The Nazca Lines
22.06.2016 - 23.06.2016 75 °F
The city of Nazca is on the Southern coast of Peru. The city is named for an ancient culture that flourished in the region between 100 BC and 800 AD. These people are responsible for creating the Nazca Lines, a series of ancient petroglyphs, which were the reason we came to visit.
We lucked out when we rented a horse ranch hacienda to ourselves for our stay. It sleeps 18, but we were the only 3 there!
We woke up to these stunning views before heading to catch a plane.
At the Nazca airport, we boarded this little 8 seater plane to get a better view of the lines.
The Nazca Lines were designated as a UNESCO World Heritage Site in 1994. They stretch over 50 miles between the towns of Nazca and Palpa.
The designs are shallow lines made in the ground by removing the reddish pebbles and uncovering the whiter sand underneath. They are amazingly naturally preserved due to the high windless climate on the Nazca plateau (in spite of Peruvians constructing a highway through them).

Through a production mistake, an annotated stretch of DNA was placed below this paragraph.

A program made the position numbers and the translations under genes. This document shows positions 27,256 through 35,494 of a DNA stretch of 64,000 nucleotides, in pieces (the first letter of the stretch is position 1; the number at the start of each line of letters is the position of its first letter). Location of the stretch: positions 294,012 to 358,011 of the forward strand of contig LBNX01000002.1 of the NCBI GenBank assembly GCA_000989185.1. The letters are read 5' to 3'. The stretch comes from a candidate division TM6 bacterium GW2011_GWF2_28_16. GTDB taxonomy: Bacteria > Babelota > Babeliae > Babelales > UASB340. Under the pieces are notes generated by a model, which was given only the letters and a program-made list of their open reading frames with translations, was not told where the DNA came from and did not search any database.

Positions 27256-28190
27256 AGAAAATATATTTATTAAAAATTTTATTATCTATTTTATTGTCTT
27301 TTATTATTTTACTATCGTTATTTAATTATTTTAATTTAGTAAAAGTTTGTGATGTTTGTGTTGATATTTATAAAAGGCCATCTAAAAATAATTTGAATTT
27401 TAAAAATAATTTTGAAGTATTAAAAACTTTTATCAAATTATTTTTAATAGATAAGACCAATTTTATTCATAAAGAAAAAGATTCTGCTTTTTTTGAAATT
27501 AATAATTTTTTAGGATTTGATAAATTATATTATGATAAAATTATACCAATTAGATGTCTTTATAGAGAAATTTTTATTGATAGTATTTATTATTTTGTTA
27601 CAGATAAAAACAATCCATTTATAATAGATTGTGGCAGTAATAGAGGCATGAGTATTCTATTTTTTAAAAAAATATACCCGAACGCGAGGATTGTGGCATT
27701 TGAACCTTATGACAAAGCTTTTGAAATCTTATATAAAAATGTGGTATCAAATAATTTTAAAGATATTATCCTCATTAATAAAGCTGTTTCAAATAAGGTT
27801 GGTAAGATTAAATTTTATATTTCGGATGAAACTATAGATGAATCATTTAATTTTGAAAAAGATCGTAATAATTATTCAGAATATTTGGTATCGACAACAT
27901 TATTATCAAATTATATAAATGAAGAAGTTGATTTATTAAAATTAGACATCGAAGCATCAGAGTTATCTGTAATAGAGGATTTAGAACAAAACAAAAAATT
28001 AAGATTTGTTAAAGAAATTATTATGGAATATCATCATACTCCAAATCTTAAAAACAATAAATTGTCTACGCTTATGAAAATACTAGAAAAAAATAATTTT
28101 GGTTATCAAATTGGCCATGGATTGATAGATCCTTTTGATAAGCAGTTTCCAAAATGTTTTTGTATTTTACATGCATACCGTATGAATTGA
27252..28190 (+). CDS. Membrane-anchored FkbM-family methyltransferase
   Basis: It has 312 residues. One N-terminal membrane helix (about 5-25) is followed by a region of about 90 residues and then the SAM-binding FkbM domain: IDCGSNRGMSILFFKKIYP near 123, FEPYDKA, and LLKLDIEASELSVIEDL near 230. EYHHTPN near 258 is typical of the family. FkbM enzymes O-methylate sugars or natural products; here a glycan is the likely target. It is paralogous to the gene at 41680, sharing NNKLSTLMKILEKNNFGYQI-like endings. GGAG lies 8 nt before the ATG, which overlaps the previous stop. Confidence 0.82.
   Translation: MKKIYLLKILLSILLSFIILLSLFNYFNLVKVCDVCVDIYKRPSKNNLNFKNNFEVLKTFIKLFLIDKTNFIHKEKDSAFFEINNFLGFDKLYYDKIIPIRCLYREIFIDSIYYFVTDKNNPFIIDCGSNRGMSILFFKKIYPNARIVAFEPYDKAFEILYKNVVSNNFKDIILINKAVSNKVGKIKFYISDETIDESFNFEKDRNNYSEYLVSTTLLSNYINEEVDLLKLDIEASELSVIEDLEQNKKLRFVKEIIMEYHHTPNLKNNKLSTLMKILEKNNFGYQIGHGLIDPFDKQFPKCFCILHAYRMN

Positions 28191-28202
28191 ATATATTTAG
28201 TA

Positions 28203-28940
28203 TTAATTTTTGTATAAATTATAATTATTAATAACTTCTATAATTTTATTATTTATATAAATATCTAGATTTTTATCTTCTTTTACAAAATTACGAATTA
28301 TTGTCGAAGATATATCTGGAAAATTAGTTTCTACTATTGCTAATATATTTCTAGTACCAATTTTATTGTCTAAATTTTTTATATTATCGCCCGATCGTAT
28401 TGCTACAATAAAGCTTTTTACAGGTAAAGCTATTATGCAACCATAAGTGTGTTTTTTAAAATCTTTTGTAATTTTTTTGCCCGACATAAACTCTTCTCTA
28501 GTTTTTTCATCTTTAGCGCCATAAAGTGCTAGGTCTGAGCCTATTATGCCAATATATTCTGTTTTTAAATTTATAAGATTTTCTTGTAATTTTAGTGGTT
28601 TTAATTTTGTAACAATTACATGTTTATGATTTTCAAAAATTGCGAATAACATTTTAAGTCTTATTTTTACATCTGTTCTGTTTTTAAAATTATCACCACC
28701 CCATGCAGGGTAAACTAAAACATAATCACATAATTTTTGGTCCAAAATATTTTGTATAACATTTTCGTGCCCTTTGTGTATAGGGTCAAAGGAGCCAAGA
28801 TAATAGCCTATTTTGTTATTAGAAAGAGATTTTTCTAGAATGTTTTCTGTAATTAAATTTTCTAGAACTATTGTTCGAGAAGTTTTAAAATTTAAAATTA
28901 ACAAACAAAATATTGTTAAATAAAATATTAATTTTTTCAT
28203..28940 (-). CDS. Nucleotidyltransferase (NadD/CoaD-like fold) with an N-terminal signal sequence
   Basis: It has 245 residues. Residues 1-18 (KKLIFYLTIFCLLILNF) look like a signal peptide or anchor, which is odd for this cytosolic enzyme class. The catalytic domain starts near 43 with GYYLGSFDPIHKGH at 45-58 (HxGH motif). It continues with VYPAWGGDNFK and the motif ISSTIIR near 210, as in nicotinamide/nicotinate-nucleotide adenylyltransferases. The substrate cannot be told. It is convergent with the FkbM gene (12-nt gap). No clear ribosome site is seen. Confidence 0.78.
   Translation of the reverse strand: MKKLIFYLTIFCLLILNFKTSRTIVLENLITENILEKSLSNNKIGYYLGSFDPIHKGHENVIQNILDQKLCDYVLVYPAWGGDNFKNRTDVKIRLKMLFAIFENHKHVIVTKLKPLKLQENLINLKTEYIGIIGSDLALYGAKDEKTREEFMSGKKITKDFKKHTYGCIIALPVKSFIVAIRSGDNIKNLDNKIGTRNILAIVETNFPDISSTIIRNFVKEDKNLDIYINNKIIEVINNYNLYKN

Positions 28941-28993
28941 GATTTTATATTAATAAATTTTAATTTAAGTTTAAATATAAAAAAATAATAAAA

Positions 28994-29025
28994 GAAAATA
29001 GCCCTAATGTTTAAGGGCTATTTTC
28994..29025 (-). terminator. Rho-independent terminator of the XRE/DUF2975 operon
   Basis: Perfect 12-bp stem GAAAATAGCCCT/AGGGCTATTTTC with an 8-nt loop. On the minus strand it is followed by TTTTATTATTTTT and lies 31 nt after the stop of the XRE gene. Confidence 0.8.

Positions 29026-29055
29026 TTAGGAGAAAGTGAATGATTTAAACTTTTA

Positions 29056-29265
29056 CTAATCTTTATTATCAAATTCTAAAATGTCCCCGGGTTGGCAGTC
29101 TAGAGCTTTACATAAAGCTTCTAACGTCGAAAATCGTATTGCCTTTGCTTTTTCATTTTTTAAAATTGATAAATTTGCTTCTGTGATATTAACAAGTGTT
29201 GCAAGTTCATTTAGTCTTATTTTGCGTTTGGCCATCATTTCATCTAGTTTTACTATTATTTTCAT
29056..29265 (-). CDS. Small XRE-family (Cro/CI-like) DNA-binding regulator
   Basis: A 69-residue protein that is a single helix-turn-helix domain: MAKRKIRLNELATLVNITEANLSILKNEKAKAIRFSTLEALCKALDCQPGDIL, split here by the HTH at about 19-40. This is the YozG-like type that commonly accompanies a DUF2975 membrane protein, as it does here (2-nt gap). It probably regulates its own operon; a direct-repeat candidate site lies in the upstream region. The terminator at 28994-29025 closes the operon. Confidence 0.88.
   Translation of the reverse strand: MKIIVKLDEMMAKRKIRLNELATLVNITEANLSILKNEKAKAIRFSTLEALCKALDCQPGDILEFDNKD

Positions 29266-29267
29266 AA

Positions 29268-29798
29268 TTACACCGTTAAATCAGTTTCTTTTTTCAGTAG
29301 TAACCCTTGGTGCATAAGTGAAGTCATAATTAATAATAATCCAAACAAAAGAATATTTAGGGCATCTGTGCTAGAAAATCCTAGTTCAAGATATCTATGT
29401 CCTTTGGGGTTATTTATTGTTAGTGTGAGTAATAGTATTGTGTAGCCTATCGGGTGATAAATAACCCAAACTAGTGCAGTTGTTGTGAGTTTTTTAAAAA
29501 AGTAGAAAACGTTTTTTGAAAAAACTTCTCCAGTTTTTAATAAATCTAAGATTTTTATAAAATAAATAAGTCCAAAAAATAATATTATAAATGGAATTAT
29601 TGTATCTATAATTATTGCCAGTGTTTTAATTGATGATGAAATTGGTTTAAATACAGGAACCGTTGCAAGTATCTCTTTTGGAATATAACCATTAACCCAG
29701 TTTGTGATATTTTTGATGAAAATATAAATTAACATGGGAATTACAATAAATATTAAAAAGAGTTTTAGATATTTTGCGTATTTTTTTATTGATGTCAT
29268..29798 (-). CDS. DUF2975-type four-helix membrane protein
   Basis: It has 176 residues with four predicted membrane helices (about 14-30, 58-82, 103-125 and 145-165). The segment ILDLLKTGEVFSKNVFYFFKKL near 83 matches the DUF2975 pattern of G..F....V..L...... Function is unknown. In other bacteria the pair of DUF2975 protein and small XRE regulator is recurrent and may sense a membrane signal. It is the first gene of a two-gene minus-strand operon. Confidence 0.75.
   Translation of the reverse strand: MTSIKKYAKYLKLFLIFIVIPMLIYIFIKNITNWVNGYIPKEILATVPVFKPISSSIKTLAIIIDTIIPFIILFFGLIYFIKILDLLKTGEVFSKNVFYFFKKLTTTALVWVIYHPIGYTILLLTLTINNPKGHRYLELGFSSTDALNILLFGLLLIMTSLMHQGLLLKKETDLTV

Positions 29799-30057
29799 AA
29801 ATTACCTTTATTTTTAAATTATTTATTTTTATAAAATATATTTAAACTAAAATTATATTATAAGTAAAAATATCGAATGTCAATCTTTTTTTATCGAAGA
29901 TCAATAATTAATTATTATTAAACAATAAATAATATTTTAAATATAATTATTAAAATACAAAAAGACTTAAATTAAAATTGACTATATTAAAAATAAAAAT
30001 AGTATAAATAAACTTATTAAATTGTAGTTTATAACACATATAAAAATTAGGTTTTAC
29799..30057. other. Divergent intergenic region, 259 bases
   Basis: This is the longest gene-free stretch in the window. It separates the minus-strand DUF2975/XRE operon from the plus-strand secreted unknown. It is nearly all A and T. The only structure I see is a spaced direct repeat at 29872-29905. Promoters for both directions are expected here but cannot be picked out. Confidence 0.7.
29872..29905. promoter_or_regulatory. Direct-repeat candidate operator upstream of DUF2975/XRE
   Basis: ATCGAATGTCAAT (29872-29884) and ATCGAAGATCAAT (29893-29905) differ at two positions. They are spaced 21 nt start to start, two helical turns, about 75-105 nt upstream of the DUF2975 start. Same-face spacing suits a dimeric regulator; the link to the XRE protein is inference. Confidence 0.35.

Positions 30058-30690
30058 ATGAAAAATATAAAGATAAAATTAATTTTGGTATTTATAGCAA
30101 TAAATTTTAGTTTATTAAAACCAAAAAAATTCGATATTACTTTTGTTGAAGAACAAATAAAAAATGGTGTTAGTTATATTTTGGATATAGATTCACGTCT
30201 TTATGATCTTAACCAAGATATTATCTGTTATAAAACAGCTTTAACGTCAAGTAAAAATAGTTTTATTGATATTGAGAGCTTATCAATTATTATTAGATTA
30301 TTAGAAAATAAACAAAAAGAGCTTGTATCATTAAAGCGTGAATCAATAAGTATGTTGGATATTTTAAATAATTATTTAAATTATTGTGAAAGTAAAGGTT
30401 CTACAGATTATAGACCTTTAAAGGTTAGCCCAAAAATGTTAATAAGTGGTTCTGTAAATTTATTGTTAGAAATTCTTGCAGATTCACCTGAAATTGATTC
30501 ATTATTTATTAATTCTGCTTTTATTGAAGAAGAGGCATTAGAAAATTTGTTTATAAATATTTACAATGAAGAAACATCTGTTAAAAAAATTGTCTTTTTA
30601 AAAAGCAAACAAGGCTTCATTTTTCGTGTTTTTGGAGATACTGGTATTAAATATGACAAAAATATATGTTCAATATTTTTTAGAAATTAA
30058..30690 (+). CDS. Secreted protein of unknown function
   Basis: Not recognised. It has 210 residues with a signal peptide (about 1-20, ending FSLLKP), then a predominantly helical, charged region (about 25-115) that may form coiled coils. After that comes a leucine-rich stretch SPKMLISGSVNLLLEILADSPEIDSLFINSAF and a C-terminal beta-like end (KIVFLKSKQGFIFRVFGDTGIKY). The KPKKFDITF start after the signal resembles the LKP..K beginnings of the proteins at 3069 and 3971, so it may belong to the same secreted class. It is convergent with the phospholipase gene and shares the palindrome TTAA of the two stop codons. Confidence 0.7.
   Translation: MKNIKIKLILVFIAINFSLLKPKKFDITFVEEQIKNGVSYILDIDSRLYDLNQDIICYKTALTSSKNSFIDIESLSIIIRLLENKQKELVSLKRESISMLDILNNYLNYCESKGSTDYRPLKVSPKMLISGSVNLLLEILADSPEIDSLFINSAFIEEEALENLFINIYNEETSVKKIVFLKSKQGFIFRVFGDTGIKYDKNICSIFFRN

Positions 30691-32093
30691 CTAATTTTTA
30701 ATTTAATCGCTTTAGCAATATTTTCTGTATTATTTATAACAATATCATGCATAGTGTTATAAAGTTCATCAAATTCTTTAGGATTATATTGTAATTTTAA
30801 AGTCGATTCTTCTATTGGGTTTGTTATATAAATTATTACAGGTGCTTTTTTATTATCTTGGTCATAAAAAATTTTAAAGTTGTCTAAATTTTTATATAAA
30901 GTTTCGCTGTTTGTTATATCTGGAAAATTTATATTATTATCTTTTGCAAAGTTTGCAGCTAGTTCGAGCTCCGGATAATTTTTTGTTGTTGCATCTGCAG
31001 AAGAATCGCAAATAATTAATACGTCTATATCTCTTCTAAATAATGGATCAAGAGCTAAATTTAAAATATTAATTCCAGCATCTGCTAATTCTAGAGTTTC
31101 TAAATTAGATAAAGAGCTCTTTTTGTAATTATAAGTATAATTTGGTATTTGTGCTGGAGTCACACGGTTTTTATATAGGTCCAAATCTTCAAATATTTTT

Most scholars believe the Nazca Lines were created by the Nazca culture before 500 A.D. Hundreds of the designs are simple lines or geometric shapes, like these trapezoids:
Other shapes are more complex. Here are some highlights:
Astronaut (although we are still debating what we think the Nazca people might have called this little guy):
Some figures are relatively small and more difficult to spot, like Dog:
or the fainter Condor:
The largest image is Flamingo at 660 ft across:
Scholars differ in interpreting the purpose of the designs, but most agree they were of religious significance.
After our ride, we opted to enjoy the scenery and sun, and spent the afternoon by the pool.
Sarah made friends with the ranch caballero, Silvio, and he let her ride Malta around the side yard: